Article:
Assisi, and Saint Francis
Trip Start Oct 24, 2010
51Trip End Jan 16, 2011
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The train ride from Siena in Tuscany to Assisi in Umbria was a bit of an undertaking . There were three trains involved. The first went to the end of the line in Chuisi, the second one we needed to leave after two stops, and the last we had to jump off after about 8 stops. We typically ask a lot of folks who look like they should know, then make our decisions. Even though the first train was at first 5 minutes late, then 20, it worked out well. We took a short cab up into the beautiful town of Assisi, home to the Franciscan order of monks.
While on the train we watched as the Tuscan countryside rolled by. The farms were composed of olive orchards, and grape vineyards. Each parcel of land seemed to have a large villa, built of stone, surrounded by smaller homes. These living structures had shade trees, and large garden areas with fallow corn fields and still to be harvested cabbages.
Even though it was drizzling rain for much of the three train journeys, I don't mind, as I prefer to ride along in a warm coach to walking around in the rain. Let's hope it will blow over as we continue into Umbria, then on to Rome. It is a beautiful landscape dotted with old castles and villas and the place has the climate of northern California!
We chose to stay in the Hotel Fortezza, just off the Assisi town center. There is a 2nd century Roman Temple Facade from the Temple of Minera just steps way. The hotel had the best included breakfast we have had on our trip so far. Fresh baked rolls and cakes, peaches, various juices, and cereal! What a treat. I have to admit I am getting a bit tired of Pannini Sandwiches and Pizza. I am beginning to get herbivore cravings for veggies, and salads. The hotel also had Wi-Fi that worked in my room, so I caught up on a few posts.
The town of Assisi is forever linked to it's favorite son, Saint Francis, or as he is known here, Francesco. He was born here in 1181 and following his baptism here preached his message throughout Umbria until his death in 1226
We visited the twin basilicas of Saint Francis. The first , my favorite, was built soon after Saint Francis' s death in 1226-1230. The location for the church was at one end of town on a site formerly known as Calle d'Inferno (Hell Hill) due to the fact that the location had been the spot used for public executions up until the 13th century. Francis had asked his followers to bury him there in keeping with Jesus example, having died on the cross in the company of criminals
The first basilica constructed has a basement, where the remains of Saint Francis remain today, enclosed in a stone casket in a beautiful underground crypt. There is bench seating (to afford a spot for quiet reflection), candles to offer (unlit, as the air would get a bit hard to breath), and a Monk/Priest on hand in an attached alcove to offer personal prayers for the faithful.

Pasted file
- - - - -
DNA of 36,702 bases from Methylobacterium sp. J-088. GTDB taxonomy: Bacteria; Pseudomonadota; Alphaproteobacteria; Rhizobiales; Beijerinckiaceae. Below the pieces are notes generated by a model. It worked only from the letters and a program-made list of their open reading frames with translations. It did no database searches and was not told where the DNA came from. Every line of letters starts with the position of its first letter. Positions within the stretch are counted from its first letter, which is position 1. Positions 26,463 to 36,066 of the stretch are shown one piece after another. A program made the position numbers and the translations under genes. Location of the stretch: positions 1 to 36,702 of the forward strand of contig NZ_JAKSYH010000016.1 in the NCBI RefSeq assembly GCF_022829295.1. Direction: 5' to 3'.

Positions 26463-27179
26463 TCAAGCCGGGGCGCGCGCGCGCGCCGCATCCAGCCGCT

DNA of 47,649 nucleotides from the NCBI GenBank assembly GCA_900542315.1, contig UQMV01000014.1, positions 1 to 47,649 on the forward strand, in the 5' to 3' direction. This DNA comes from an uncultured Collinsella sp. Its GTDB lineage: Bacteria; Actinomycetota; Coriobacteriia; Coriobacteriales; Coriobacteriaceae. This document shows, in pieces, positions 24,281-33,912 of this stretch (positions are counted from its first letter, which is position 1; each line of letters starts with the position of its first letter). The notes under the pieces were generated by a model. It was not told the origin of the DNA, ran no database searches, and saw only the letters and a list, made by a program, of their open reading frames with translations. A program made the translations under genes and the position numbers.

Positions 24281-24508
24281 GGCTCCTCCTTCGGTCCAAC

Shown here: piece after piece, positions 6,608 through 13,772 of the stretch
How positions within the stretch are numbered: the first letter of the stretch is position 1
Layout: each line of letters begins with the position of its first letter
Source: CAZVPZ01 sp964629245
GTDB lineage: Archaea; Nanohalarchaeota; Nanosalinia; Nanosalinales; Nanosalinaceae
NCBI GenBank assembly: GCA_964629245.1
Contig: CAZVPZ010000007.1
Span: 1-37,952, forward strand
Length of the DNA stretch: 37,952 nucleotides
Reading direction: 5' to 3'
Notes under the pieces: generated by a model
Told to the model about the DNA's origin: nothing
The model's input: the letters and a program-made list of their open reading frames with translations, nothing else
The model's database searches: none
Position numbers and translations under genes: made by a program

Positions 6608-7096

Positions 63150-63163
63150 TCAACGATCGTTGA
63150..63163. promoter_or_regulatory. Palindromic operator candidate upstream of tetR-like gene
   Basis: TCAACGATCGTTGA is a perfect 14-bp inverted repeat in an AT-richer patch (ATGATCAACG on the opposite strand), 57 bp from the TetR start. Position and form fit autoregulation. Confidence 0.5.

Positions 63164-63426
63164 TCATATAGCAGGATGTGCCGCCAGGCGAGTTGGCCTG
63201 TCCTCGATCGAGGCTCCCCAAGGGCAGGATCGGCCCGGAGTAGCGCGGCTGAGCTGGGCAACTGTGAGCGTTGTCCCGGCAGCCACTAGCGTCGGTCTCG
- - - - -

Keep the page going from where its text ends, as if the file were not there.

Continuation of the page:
Upstairs in the First Basilica, were beautiful frescoes, depicting scenes from the life of Francis. Beautifully painted scenes showing Francis praying and preaching to the birds and animals were beautifully done. Over the dome of the basilica were scenes depicting the doctrines of Chastity , Poverty, and Obedience.
As soon as the lower church was finished, the people of Assisi , with support from the Church in Rome, began the construction of a newer, bigger, and more modern Basilica on top of the first basilica. The old church below became the basement of the new church and the crypt was even one layer lower. The upper church has beautiful frescoes by Giotto and other artists
I should add that this religious complex was free to visit. Normally, we have had to pay significant amounts of euros to visit each church or Duomo. While St. Francis preached the virtue of poverty, the town today makes a pretty fortune one his memory.
Today, Assisi is home to the Franciscan Order. There are several large monasteries here. They are large modern facilities. The city is very clean and in the best shape of any medieval city we have seen to date. I believe there was an earthquake in the recent past and much reconstruction and repair has been done. The city today looks much like it did in the days of St. Francesco himself. Popes have maintain residences here in the past, Pilgrims come from all over the world to visit the home and remains of St. Francis. While here we have met people from Guatemala, Spain, France, and US. Many, many men in brown robes held together by a white rope are among the people on the cobble stoned streets. Say what you will about Saint Francis, he had a great impact on his church and has left an organization with missions all over the world.
This is really a beautiful city, and we wish we had more time here. There are many hiking trails around the city that meander out into the oak tree covered hillsides surrounding the city.
Tomorrow, we take yet another three trains back through Chiusi to the medieval fortress town on top of a cliff, Orvieto.